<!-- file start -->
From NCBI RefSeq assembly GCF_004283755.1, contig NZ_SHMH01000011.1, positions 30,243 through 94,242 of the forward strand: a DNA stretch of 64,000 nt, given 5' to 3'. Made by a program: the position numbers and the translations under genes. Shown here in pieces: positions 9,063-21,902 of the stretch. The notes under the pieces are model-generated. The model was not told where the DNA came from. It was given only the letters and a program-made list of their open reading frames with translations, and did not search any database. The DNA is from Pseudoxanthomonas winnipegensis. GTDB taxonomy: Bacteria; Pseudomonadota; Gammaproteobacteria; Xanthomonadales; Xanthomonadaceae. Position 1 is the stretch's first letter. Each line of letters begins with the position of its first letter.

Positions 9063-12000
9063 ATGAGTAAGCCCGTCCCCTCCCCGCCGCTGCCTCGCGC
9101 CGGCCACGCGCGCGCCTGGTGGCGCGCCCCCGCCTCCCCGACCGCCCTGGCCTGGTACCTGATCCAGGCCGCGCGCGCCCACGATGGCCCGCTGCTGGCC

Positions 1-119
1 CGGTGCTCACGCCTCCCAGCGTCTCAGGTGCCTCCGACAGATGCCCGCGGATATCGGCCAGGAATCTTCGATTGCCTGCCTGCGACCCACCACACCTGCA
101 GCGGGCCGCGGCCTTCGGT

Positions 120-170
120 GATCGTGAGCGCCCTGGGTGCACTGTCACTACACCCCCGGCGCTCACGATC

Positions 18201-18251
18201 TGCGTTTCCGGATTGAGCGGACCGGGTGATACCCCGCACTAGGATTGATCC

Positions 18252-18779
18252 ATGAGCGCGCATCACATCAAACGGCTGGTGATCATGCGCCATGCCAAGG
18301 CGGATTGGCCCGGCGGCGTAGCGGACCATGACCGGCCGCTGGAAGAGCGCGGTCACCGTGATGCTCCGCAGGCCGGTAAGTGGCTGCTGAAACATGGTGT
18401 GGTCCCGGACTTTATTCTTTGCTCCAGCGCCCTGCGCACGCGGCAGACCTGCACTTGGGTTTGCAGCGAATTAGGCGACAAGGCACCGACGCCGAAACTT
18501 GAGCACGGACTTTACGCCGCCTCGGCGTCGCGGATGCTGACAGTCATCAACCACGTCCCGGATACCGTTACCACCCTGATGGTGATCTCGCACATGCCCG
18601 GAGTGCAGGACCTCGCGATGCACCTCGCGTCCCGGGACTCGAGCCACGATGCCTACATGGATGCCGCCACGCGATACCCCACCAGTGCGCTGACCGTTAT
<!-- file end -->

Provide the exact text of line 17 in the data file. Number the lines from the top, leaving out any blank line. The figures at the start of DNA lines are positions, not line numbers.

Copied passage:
18601 GAGTGCAGGACCTCGCGATGCACCTCGCGTCCCGGGACTCGAGCCACGATGCCTACATGGATGCCGCCACGCGATACCCCACCAGTGCGCTGACCGTTAT